Arnold Schwartzenegger has a new opponent, and this time he’s battling a desi [Thanks Chick Pea!]. The governator’s latest adversary is the head of the the California Medical Association, Dr. Anmol Mahal.
The Fremont, Calif., gastroenterologist admired Schwarzenegger’s goals–coverage for all of the state’s 36 million residents and improving health care for kids. “It’s in some ways very visionary,” Mahal said later. But Mahal’s admiration soured when Schwarzenegger revealed that his plan would force doctors to give up 2 percent of their gross incomes to help fund coverage. “We are very discouraged and disappointed,” Mahal complained. “We had no warning.” [Link]
It is strange enough for me to see two of the highest profile Republican governors in the country pick up Hillary Clinton’s banner of universal healthcare, but stranger still for me to see a turbanned face (wearing a turban almost the same shade of blue that Manmohan Singh wears) staring back at me from the pages of the MSNBC article on the subject.
The racial aspect of this is striking because this is a plan designed, in part, to cover the health expenses of illegal aliens. This is a complete about face from former Republican Governor Pete Wilson’s strategy of demonizing illegal aliens. Having a desi doctor as the face of the opposition adds another twist, framing this as a debate between wealthy legal immigrants and poor illegal ones. That makes the politics more interesting, but also more complex.
The crux of the doctors’ disagreement with the plan is the way in which it will be funded:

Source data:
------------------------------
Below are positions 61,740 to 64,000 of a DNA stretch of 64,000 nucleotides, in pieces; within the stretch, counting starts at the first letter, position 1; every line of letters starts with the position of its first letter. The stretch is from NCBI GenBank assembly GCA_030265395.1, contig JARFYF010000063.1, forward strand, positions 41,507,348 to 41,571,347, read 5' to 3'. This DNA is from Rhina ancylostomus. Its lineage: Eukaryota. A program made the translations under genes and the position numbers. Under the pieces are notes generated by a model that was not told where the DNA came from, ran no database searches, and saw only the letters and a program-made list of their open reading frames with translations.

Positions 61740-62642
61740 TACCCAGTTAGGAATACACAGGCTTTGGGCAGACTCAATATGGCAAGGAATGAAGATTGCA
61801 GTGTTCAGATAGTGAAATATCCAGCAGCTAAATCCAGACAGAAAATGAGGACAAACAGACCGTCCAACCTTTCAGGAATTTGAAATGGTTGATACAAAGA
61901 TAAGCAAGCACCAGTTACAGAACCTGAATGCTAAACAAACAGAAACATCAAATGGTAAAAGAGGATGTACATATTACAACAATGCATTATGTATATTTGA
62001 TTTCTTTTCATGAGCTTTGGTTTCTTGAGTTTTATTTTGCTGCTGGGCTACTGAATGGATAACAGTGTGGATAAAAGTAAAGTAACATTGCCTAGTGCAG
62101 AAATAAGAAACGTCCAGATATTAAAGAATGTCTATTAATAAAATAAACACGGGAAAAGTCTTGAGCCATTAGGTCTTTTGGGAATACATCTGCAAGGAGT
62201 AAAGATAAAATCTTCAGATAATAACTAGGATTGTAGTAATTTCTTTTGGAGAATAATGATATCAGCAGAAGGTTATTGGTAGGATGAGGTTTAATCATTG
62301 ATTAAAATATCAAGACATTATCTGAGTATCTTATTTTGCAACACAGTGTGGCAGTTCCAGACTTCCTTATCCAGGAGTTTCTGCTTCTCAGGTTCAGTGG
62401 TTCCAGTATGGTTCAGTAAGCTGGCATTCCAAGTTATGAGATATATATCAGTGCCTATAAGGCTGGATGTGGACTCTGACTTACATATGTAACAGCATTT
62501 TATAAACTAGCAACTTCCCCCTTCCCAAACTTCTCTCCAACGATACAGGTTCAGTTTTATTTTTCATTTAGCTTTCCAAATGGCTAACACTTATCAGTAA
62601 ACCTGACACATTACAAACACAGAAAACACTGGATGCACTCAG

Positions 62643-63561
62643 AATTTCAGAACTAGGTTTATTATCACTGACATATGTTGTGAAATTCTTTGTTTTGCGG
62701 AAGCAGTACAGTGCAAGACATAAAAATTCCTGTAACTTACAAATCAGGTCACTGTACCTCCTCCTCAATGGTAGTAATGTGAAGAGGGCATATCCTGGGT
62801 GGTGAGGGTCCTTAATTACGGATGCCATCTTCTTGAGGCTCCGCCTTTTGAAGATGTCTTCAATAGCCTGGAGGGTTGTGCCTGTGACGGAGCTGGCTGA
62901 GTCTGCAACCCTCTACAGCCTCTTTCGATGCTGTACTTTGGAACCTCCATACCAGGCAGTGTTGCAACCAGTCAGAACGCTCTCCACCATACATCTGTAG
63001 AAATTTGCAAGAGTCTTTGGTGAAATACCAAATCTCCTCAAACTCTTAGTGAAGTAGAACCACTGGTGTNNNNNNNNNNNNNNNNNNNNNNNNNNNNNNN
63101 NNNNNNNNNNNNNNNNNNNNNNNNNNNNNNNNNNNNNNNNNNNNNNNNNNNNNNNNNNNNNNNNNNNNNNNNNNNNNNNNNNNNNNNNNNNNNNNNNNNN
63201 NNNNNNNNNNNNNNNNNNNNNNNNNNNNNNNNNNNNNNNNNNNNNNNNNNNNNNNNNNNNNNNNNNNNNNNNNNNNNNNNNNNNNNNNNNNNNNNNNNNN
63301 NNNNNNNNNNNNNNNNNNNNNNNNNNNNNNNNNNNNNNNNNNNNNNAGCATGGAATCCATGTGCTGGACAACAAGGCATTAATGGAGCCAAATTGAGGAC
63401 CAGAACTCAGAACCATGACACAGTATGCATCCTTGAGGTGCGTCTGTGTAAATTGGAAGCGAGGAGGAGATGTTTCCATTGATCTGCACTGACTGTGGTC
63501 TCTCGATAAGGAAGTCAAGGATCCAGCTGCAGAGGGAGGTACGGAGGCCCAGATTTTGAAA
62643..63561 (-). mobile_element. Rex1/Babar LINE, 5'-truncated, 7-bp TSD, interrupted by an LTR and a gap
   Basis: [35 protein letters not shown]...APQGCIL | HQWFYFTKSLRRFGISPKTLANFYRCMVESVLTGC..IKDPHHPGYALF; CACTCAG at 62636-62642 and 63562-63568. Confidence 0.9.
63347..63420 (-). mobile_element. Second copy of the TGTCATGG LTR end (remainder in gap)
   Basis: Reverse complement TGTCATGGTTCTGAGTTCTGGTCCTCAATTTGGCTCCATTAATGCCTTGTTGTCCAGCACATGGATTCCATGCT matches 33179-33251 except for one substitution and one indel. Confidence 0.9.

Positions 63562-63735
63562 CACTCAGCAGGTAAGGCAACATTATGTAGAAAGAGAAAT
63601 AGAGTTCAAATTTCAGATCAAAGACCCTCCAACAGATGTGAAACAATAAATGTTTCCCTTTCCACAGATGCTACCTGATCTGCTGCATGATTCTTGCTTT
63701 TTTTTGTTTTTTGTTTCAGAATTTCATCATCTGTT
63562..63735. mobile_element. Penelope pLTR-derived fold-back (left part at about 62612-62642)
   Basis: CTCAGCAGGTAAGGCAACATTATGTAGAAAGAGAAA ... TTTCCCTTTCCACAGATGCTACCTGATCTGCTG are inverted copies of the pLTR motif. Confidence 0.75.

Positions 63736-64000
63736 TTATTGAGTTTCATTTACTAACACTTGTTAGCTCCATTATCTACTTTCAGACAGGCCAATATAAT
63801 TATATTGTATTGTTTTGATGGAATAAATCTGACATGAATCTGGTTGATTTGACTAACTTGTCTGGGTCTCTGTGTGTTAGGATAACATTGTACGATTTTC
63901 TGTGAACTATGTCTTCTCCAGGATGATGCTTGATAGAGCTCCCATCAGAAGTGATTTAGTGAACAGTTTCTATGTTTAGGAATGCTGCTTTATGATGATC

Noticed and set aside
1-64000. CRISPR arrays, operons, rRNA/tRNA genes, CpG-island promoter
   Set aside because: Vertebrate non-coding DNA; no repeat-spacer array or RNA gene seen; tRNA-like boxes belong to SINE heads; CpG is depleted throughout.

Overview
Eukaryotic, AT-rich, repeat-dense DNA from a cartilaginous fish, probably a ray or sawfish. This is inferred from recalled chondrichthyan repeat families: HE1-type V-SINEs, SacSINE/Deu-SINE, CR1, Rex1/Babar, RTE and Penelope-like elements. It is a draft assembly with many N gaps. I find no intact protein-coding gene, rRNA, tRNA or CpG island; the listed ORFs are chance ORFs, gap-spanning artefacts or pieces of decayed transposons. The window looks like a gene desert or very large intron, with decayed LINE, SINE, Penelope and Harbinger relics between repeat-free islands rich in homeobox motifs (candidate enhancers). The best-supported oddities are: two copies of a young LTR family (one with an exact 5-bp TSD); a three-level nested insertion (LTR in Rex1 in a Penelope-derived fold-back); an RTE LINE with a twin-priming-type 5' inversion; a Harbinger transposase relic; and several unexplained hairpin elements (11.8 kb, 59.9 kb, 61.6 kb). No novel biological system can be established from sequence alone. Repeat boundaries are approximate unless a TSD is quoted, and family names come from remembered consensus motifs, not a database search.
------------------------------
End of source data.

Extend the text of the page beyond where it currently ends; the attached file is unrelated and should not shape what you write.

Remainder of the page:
… nearly 30 percent of the plan’s costs [will be covered] by levying a $3.5 billion “coverage dividend” on doctors’ (and hospitals’) gross revenues. “Why not tax teachers to provide money for better schools?” complains Dr. Samuel Fink, a Los Angeles internist. [Link]
Some medical practices would suffer more than others, doctors complain. Assessed on gross revenues rather than net income, the 2 percent fee hits doctors with high overheads harder, including oncologists, pediatricians and general practitioners–whose overhead costs may amount to 50 to 60 percent of their revenues. [Link]
p>Here is how the costs break down across various economics groups:
… companies with 10 or more employees who do not provide health coverage be required to pay an “in-lieu fee” of 4 percent of their payroll. Hospitals would contribute a “coverage dividend” of 4 percent of gross revenues, while doctors would pay 2 percent of gross revenues. [Link]
The language of fees is important for two reasons. Firstly, the Governor doesn’t want to be seen as raising taxes:
Schwarzenegger has steadfastly refused to call them taxes, but some of his own allies in the business and fiscal conservative communities say that’s exactly what they are…. some accuse the governor of being hypocritical, noting that Schwarzenegger criticized his Democratic opponent during the 2006 campaign for supporting a plan that would put billions of dollars in new costs on businesses to pay for health care [Link]
Secondly, there is a constitutional issue involved here:
The tax-vs.-fee debate is more than a question of semantics: It could decide the fate of the proposal. Tax increases require a two-thirds vote in the Legislature, while fees need only a majority. The larger threshold would give Republicans virtual veto power over critical pieces of the governor’s health plan. [Link]
p>The CMA is girding their loins for a hard fight on these issues, hopeful that the administration will yield ground:
Negotiations have only just started. Dr. Mahal promises that the CMA will lobby hard to cut the provision that docs help pay for the plan. Schwarzenegger has signaled that almost everything is open for discussion–”I look forward to everyone having those debates,” he said on the day he unveiled his plan. [Link]
One thing I’m sure of – Sacramento lobbyists will be as happy as pigs in $h1t for a while …